Vanessa, who serves as the film’s narrator and protagonist, plunders along in her observations as these questions are presented ad nauseum to all the involved parties. “I could leave,” one of the actors on set suggests, “but no one would pay as much for a gig like this.” The hook is that their boss, the enigmatic Russell Wynn, has acquired their talents at the hotel on the contingency of lucrative financial compensation. Whatever fears they may possess are hidden behind uncertain eyes and gestures; the paycheck is just too good to dismiss. Does Wynn, who remains deliberately vague in management meetings and on-screen interviews, know something more than he is letting on? The movie suggests so, particularly with the minute details: the actors are always required to have someone with them when they wander the long halls and passages, and no one can stay overnight. Because those were two of the primary vulnerabilities exploited in the victims of the first two films, that casts him in a different light than his poor predecessors, who were too driven by greed and ego to see the reality of a brewing nightmare.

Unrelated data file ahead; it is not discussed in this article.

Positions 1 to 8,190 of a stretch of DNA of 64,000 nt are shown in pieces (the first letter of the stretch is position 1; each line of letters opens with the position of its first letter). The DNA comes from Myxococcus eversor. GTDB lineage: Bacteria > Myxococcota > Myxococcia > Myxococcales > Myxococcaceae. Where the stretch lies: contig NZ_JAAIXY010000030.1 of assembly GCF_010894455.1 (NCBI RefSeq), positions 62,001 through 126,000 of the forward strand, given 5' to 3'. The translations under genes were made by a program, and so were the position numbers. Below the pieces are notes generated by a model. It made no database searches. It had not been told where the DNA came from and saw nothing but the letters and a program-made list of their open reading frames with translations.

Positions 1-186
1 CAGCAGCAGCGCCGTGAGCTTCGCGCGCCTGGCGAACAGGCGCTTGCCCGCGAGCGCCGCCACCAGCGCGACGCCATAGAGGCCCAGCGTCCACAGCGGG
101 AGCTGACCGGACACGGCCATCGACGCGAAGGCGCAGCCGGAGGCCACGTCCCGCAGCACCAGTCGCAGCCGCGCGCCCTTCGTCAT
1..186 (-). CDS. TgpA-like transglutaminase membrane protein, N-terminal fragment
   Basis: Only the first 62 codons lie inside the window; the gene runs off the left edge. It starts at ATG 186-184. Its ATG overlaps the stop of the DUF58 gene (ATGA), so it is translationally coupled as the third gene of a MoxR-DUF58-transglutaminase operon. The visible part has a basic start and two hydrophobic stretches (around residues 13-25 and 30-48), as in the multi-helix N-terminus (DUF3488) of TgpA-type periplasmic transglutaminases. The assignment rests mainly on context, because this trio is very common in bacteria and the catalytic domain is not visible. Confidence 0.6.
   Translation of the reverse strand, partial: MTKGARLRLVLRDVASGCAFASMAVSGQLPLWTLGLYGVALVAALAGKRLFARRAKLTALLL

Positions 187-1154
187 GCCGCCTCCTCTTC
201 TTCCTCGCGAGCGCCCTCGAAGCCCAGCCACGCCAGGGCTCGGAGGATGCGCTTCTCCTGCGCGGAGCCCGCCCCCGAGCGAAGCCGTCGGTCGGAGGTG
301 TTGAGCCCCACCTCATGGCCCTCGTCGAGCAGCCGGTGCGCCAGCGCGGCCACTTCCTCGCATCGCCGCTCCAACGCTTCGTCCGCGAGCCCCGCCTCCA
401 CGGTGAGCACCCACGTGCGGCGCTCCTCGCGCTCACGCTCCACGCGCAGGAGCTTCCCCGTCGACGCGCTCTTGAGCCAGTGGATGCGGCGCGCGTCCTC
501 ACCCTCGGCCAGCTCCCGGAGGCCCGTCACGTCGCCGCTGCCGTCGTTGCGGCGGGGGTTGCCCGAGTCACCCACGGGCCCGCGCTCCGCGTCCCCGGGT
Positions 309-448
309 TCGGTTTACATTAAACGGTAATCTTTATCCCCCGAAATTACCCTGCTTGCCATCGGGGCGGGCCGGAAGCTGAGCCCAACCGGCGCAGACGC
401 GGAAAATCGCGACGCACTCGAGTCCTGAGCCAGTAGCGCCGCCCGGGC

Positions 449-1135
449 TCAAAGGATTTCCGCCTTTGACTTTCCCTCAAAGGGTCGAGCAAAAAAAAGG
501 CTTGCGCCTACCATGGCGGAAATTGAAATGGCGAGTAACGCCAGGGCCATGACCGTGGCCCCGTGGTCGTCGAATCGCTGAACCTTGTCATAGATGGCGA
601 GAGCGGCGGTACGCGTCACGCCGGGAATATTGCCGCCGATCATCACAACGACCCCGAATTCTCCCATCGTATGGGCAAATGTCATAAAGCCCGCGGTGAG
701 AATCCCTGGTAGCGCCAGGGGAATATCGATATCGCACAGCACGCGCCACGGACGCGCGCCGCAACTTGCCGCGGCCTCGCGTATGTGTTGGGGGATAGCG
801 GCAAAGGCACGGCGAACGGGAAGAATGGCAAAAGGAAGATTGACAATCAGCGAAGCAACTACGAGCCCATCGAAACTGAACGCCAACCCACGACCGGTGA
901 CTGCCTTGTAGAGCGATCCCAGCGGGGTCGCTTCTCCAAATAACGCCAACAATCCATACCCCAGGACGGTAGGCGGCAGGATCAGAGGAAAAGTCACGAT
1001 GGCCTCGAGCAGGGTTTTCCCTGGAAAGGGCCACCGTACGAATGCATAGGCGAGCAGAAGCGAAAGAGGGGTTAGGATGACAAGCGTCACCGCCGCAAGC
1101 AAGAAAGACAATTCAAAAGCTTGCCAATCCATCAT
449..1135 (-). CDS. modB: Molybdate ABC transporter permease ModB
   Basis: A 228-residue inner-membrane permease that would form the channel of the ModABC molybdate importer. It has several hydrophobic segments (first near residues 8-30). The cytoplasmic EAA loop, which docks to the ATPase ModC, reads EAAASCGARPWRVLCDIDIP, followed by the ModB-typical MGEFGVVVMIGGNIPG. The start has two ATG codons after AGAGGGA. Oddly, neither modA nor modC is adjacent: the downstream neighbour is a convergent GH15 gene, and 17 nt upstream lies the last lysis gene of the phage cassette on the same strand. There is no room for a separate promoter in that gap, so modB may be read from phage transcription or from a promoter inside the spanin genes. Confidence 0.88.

Russell is played here by Gabriel Chytry, a novice actor whose credits mostly involve independent short films. He does a very convincing job of creating a modulated man of mystery, without relegating him to all the conventional quirks that usually follow these token horror film odd balls. The screenplay, furthermore, matches his pitch with details that provide intriguing backstory glimpses, including a critical explanation as to why he has a long scar over one of his eyes. In many ways, it also underlines the motivation for what is otherwise perceived as a fool-hearted agenda. Others, including a site manager named Jeff, are there to be the voice of reason but are sometimes caught up too much in the mission to pay heed to mysterious predicaments. The most notable: one of the actors is dared by her colleagues to go into the dark house at night, wander into the basement and touch the nose of one of those mysterious clown mannequin props left behind from the original haunted house. When she does so, her handheld camera catches a glimpse of something horrifying, leading to a rush through the dark that is delightful: Cognetti, emphasizing his own organic style, stages the moment without elaborate visual effects or thumping musical chords. When the footage is viewed by bosses the next day, they play off the situation as a prank. And when the victim threatens to walk away from the production, Russell doubles her salary.